Furthermore, the word "fire" is constitutionally protected even in the theater. The government has no authority to ban the knowledge or use of the word fire where ever it may be needed, wanted, or used simply for the heck of it.
Additionally, the word "fire" may be yelled in the theater, and is constitutionally protected speech in those cases where there is an actual fire and yelling "fire" is the only way to warn the innocent in a theater or even in a police station, courthouse, DC, etc where the word "fire" has been banned by a properly posted sign stating that those familiar with the word may not use there.
The only thing the government--and not even the federal gov't, because they have been enumerated no powers regulating speech in theaters or anywhere else, except maybe for libel--can outlaw is that use of the word "fire" which may bring harm to innocent people, that is, the gov't may outlaw the abuse of the word if it brings harm to innocent people.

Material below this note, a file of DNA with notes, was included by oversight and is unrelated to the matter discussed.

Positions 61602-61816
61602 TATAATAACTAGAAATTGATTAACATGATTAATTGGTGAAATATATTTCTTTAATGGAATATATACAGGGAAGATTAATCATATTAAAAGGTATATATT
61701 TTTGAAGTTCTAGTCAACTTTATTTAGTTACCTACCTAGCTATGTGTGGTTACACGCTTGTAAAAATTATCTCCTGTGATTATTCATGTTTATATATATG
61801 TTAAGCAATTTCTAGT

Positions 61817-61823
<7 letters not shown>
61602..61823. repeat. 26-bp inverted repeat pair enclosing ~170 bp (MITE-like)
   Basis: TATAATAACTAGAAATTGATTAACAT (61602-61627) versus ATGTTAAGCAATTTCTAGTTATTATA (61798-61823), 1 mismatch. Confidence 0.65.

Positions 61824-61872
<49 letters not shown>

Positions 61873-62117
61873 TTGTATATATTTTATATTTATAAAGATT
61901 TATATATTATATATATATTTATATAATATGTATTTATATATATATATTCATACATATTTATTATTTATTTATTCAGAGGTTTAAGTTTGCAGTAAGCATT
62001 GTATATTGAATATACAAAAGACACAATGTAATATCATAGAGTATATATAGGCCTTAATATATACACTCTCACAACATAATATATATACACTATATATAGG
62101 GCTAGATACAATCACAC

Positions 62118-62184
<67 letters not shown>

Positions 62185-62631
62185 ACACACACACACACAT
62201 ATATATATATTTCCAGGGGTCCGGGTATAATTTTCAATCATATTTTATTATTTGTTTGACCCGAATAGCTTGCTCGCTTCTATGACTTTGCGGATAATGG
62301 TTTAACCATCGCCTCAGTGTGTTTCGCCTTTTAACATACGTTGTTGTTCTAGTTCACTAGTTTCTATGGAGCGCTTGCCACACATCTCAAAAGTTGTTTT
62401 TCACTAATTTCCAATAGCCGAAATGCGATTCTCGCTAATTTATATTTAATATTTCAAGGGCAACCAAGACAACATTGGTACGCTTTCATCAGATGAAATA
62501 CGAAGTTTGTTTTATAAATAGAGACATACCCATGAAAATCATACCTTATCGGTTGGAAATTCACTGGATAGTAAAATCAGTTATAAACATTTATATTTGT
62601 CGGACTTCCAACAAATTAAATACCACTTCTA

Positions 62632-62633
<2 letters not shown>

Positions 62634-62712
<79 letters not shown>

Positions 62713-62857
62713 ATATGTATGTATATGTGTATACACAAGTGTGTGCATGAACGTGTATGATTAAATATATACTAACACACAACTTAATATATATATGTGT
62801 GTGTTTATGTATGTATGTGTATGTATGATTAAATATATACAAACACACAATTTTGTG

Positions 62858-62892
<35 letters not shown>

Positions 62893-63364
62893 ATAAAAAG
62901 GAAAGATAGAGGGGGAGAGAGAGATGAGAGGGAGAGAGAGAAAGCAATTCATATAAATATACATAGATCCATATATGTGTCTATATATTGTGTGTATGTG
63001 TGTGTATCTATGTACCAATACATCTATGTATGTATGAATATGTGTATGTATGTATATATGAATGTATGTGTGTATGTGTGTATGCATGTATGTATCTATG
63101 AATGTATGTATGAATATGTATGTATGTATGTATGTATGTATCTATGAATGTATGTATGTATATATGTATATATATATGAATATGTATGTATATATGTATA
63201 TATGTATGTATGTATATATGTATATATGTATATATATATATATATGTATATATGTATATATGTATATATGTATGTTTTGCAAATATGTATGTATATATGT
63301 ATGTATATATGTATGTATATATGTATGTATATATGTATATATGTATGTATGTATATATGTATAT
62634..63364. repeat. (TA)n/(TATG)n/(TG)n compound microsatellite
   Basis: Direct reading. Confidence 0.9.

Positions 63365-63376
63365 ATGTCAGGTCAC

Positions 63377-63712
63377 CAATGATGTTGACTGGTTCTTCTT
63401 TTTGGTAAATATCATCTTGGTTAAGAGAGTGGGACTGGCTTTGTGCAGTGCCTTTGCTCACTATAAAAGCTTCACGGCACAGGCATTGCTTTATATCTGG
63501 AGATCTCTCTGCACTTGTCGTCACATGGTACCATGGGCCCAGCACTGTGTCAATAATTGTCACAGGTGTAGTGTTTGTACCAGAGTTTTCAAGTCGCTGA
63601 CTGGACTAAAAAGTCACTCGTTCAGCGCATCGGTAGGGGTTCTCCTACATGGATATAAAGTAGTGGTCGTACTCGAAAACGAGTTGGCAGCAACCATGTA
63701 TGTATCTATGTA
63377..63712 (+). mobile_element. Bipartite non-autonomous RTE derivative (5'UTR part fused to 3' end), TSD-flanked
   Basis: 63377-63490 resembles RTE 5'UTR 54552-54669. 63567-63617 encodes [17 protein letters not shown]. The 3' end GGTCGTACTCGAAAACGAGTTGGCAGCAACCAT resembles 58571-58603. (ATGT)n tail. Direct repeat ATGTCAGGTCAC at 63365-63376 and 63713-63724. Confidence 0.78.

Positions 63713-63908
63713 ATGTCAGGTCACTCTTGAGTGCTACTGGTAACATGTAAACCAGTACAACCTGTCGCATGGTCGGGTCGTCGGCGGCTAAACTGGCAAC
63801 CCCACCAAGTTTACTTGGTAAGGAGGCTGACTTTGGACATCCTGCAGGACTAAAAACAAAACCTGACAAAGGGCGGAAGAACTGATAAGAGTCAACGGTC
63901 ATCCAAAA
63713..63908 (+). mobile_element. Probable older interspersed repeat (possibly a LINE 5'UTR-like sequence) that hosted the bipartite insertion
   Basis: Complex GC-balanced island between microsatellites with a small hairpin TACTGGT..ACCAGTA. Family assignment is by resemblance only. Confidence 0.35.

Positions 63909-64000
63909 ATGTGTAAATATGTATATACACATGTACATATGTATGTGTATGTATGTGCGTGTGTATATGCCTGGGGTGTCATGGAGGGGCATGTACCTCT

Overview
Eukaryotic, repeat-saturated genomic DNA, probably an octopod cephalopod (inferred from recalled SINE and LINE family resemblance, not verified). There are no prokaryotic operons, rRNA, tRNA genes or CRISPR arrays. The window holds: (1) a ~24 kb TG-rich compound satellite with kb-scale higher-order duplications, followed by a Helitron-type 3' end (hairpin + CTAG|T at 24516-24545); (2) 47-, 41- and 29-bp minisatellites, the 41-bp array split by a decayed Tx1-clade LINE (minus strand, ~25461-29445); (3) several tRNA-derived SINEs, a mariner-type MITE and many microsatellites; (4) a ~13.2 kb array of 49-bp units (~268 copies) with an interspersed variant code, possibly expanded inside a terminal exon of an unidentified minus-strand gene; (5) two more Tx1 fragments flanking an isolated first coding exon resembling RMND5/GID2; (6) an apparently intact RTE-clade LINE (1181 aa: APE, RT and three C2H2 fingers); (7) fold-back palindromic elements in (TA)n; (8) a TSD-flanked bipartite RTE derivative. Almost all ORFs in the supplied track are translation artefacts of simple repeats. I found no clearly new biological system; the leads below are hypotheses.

The conclusion for the word "fire" is that the gov't may ban the abuse of the word "fire," but may not in any way restrict or regulate it's use any otherwise. Particularly, the government may not restrict or regulate the word fire in hopes of preventing some yet uncommitted theatre atrocity.
In perfect analogy to "fire," guns are constitutionally protected and may not in any way be infringed, regulated, banned, etc. What is regulatable is the harming of innocent people, whether it be by the word "fire!" or "fnortis bitootsbic!," or by a gun or a rock.
The final conclusion is that gun ownership and free speech go hand in hand, and, yes, firearms ownership is like the word fire.
David C. Treibs